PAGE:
Originally created 07/17/04

Heirs of John Steinbeck sue for control of literary estate



NEW YORK -- John Steinbeck's surviving blood heirs are suing the estate of his third wife, Elaine Steinbeck, alleging a "30-year hidden conspiracy" to cheat them of royalties and copyright control and detailing a bitter family feud worthy of a Steinbeck novel.

The late writer's son, Thomas Steinbeck, and granddaughter, Blake Smyle, filed suit Thursday in the U.S. District Court in New York, seeking greater ownership of "The Grapes of Wrath" and other Steinbeck classics and monetary damages of at least $18 million.

"This is not a happy day for my clients," said the plaintiffs' attorney, Mark. S. Lee, of Manatt Phelps & Phillips. "This is an unfortunate but necessary step in retrieving rights my clients believe belong to them."

Defendants include McIntosh & Otis, Inc., a literary agency that handles John Steinbeck's literary estate; two sisters of Elaine Steinbeck; Elaine Steinbeck's daughter from a previous marriage, Waverly Scott Kaffaga; and four grandchildren.

McIntosh & Otis said Thursday that it had no immediate comment.

John Steinbeck died in 1968, but his books remain in great demand. "The Grapes of Wrath" and "Of Mice and Men" sell hundreds of thousands of copies annually, and "East of Eden," an epic story of family rivalry, was an Oprah Winfrey book club pick last year. His works are also frequently filmed and staged.

The author's literary estate was originally bequeathed to Elaine Steinbeck, whom he married in 1950. In the early 1980s, the author's sons from a previous marriage, Thomas and John IV, sued for partial control and the case was settled out of court.

The current suit alleges numerous acts of wrongdoing since that settlement, including undermining a television miniseries deal for the author's "Travels With Charley," and illegally claiming trademark rights to the author's name and likeness.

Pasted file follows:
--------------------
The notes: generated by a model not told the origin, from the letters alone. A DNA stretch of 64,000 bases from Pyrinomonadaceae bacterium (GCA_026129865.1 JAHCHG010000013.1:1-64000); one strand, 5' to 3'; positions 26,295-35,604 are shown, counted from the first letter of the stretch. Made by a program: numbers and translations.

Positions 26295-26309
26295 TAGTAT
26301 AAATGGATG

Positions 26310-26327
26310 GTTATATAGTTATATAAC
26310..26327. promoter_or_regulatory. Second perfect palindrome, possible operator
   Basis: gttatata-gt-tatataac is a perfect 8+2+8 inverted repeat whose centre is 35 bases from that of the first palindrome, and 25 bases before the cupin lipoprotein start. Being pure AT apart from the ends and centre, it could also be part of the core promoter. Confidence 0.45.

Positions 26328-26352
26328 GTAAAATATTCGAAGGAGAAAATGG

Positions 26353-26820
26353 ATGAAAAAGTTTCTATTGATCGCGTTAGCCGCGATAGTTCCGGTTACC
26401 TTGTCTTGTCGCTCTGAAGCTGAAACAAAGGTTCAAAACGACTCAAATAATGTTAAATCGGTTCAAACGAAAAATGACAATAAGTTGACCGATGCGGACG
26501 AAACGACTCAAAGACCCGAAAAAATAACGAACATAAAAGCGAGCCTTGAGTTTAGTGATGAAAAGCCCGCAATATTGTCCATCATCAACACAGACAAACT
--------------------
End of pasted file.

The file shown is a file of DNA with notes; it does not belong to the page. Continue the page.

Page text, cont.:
"If she stopped doing what she was doing when the lawsuit was over, we wouldn't be here today," attorney Mark Lee said.

Steinbeck's heirs personally attack Elaine Steinbeck, who died in 2003, and John Steinbeck IV, who died in 1991 and is accused of stealing personal papers from his brother, falsely claiming he destroyed them and later selling some for profit.

Elaine Steinbeck has long been admired by many Steinbeck fans, including Edward Albee, Bruce Springsteen and Julie Andrews, as a tireless champion of his legacy. But she is portrayed in the court papers as jealous and vindictive, cruelly putting distance between John Steinbeck and his two sons.

"For example, as John Steinbeck's death neared, she refused to tell Thom, who was serving in Vietnam, of his father's imminent demise," the court papers read.

"After Thom learned of his father's grave illness through an AP wire service story, he was granted permission by his commanding officer to travel home, and traveled 12,000 miles to see his father. However, Elaine refused to contact Thom as John Steinbeck was dying, even though Thom was within blocks of his father."

The lawsuit notes that Elaine Steinbeck had been an actress before marrying John Steinbeck and thus fancied herself a "theater" person. Describing a "below market" deal with a theater company for film rights to the author's "The Winter of Our Discontent," the plaintiffs blame "Elaine's personal whim and friendship" and define the transaction as merely "satisfying to Elaine's ego."

Thomas Steinbeck is himself an author whose story collection, "Down to a Soundless Sea," came out in 2002.